Jats - Encyclopedia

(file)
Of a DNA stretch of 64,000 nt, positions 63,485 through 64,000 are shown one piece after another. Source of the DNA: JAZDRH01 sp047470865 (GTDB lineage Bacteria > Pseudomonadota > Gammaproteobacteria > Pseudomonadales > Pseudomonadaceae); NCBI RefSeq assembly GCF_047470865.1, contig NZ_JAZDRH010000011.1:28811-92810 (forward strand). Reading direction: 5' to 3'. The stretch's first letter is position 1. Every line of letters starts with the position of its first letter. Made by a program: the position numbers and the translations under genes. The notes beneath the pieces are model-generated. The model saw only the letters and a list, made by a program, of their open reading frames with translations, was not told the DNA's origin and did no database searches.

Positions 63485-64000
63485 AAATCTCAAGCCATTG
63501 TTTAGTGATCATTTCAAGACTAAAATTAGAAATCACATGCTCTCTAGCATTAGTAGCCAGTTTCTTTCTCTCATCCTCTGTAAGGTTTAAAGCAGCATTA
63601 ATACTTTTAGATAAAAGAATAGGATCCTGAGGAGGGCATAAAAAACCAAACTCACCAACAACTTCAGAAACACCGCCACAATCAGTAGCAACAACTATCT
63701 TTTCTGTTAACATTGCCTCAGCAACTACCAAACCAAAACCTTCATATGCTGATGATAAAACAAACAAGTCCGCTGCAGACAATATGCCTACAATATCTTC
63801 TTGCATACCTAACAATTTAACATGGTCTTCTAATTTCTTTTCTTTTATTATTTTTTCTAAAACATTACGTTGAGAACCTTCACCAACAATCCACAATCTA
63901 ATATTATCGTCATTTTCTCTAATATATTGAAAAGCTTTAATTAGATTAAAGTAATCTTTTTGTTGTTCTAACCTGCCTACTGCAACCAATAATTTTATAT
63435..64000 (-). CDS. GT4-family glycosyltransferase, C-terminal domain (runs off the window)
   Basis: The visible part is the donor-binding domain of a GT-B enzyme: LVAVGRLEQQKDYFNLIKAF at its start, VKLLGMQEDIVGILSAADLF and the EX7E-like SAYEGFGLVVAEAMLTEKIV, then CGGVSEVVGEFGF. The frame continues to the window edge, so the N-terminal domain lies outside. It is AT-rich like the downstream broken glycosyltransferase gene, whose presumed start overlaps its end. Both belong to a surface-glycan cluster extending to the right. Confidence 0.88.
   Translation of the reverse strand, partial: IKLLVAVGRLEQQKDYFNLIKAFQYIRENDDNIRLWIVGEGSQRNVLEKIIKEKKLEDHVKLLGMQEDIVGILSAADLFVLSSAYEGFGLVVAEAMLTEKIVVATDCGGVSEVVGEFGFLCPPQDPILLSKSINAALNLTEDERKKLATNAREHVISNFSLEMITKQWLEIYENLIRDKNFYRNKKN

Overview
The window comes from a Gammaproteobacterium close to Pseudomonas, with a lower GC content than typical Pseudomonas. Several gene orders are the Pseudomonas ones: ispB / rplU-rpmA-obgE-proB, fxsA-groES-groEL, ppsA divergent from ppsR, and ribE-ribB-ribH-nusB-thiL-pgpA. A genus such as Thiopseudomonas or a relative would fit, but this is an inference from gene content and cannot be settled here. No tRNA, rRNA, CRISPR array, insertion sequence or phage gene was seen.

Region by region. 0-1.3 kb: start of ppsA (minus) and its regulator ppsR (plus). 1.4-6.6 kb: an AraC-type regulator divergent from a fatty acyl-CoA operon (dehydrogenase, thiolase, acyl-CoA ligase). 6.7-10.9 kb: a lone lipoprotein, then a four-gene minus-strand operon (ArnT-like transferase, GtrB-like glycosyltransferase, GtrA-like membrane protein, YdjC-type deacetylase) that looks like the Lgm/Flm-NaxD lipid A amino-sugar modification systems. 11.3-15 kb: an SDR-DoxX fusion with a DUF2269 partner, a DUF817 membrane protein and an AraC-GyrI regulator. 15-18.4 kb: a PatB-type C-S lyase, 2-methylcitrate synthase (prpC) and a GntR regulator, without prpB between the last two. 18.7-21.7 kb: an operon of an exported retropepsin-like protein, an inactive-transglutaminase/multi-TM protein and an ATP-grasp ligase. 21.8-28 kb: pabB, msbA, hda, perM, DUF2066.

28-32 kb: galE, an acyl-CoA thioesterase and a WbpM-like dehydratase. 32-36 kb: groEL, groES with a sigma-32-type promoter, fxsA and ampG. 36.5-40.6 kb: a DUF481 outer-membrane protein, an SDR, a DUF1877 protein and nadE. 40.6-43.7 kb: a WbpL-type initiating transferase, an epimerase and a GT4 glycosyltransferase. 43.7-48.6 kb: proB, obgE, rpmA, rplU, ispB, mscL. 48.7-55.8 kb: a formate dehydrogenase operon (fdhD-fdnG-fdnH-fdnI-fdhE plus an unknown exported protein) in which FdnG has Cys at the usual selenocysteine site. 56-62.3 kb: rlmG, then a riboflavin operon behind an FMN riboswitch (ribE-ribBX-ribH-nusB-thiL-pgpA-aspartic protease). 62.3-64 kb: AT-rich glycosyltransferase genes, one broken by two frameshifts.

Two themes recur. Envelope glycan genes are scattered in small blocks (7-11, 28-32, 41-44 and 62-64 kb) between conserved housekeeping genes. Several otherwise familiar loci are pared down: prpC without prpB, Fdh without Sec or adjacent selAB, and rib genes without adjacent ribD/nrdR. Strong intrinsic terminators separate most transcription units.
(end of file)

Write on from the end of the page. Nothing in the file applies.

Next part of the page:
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JATS, or Juts, a people of north-western India, who numbered altogether more than 7 millions in 1901. They forma considerable proportion of the population in the Punjab, Rajputana and the adjoining districts of the United Provinces, and are also widely scattered through Sind and Baluchistan. Some writers have identified the Jats with the ancient Getae, and there is strong reason to believe them a degraded tribe of Rajputs, whose Scythic origin has also been maintained. Hindu legends point to a prehistoric occupation of the Indus valley by this people, and at the time of the Mahommedan conquest of Sind (712) they, with a cognate tribe called Meds, constituted the bulk of the population. They enlisted under the banner of Mahommed bin Kasim, but at a later date offered a vigorous resistance to the Arab invaders. In 836 they were overthrown by Amran, who imposed on them a tribute of dogs, and used their arms to vanquish the Meds. In 1025, however, they had gathered audacity, not only to invade Mansura, and compel the abjuration of the Mussulman amir, but to attack the victorious army of Mahmud, laden with the spoil of Somnath. Chastisement duly ensued: a formidable flotilla, collected at Multan, shattered in thousands the comparatively defenceless Jat boats on the Indus, and annihilated their national pretensions. It is not until the decay of the Mogul Empire that the Jats again appear in history. One branch of them, settled south of Agra, mainly by bold plundering raids founded two dynasties which still exist at Bharatpur and Dholpur. Another branch, settled north-west of Delhi,who adopted the Sikh religion, ultimately made themselves dominant throughout the Punjab (q.v.) under Ranjit Singh, and are now represented in their original home by the Phulkian houses of Patiala, Yind (q.v.) and Nabha. It is from this latter branch that the Sikh regiments of the Indian army are recruited. The Jats are mainly agriculturists and cattle breeders. In their settlements on the Ganges and Jumna, extending as far east as Bareilly, they are divided into two great clans, the Dhe and the Hele; while in the Punjab there are said to be one hundred different sections. Their religion varies with locality. In the Punjab they have largely embraced Sikh tenets, while in Sind and Baluchistan they are Mahommedans. In appearance they are not ill-favoured though extremely dark; they have good teeth, and large beards, sometimes stained with indigo. Their inferiority of social position, however, to some extent betrays itself in their aspect, and tends to be perpetuated by their intellectual apathy.

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